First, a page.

The first few days we were consumed with complete and absolute grief. We were numb. We could not comprehend what had happened and how our lives would be forever changed. But when we heard all of the wonderful things that people were saying about her and the mitzvahs they were doing in her honor we had to struggle with reconciling our grief with the naches she was bringing us. We love her so much and she has made us so proud of the fine young woman she became.
How do we cope? First I remember that that we found out that Kerri was pregnant with Daniella the day my father. Sam Lee, Menachem Yishiyaho, died. It was January 26, 1989. Daniella came into the world 7 months later but we needed her right then and there to get us through with hope for what the future would bring.
My father was a Holocaust survivor. He was born in 1909 in Czechoslovakia, got married and had four children. When WWII broke out he was taken to a forced labor camp where he barely survived for five years. In Pesach 1944, his first wife, four children and both parents were taken to a ghetto and then two months later to Auschwitz where they were murdered.
After the war my father married my mother. They moved to Paris where my brother was born. From there they moved to Israel where my sister was born and from there they moved to Montreal where I was born. All of the moves were the result of terrible economic conditions and the search for a better life. Canada was very cold so when I was 18 months old the family headed out to Los Angeles, where my father was told that the weather was like Israel. My parents had no relatives or friends in Los Angeles but remaining in Canada was not an option.
In spite of all the tragedies and hardships my parents faced, they never gave up. My father lost his entire family in the war but started over to build a new family based on principles of honesty and integrity and always committed to his Jewish faith. All three of us went to Jewish day schools and regularly attended minyan at our local shul. We were raised being shomer Torah and mitzvahs and my father set an example for us by not being bitter.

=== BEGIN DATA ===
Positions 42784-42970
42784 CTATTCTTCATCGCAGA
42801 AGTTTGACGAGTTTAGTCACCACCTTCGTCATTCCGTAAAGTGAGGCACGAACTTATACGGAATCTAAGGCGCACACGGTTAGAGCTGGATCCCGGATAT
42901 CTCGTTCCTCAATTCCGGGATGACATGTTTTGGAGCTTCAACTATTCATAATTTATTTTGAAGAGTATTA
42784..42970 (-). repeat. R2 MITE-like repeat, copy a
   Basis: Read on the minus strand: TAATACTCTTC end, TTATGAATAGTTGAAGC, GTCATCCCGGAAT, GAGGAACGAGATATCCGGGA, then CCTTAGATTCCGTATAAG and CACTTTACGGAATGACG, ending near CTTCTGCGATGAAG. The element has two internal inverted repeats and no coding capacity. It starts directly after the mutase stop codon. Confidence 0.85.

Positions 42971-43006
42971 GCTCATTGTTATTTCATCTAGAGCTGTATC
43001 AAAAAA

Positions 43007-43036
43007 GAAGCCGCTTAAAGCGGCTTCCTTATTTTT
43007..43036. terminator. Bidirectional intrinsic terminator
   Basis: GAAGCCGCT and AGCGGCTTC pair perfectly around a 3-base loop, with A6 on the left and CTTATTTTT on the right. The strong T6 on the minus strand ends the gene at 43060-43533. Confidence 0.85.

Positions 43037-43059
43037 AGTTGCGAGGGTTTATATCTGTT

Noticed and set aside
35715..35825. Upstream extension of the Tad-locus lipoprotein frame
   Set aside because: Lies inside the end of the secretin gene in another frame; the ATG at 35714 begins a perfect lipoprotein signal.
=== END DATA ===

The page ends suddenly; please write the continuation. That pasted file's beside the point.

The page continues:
My father was a strong man physically and spiritually and was an incredible role model. I think it is no coincidence that his yahrzeit was on the day that shiva ended for Daniella. She came into the world to give us solace on his passing and his passing was to give us strength on her passing. We have to follow his example of being strong and understanding that we do not know what G-d has in store for us but we have to believe that whatever it is, it is only for good.
Finally, and some may find this to be a coincidence, but it is of great comfort to us to know that at the shiva there were several donation plates and that the total amount raised through shiva amounted to $613! Daniella was committed to Torah, her email address contained the number 613 and I believe that this is a sign from G-d that he is watching over her and us and that things will somehow work out.
I pray that we all can meet only at simchas and that no one has to endure the great loss our family has suffered.
Frank Lee, Daniella’s loving father
P.S. A good friend of ours suggested that I ask Daniella’s friends to write a letter to Gavi to be opened when he turns 18 about what she meant to them. Just a thought.
Those that can remember their first few days of seminary can testify to how hard they can be when you are in a new place with a bunch of new girls that you don’t know yet… these pictures with Daniella were all taken within the first week of our shana aleph in Tomer Devorah. Daniella Lee-Casper was one of the first girls to introduce herself to me, initiate a friendship, and unbeknownst to her, she immediately made me feel less homesick. I will never forget that. Daniella, you were a tzadekes and an eishes chayil in its true meaning and you had a tremendous impact on everyone around you. You are loved by so many and we have no doubt that you will storm the gates of shamayim on behalf of the entire klal yisroel.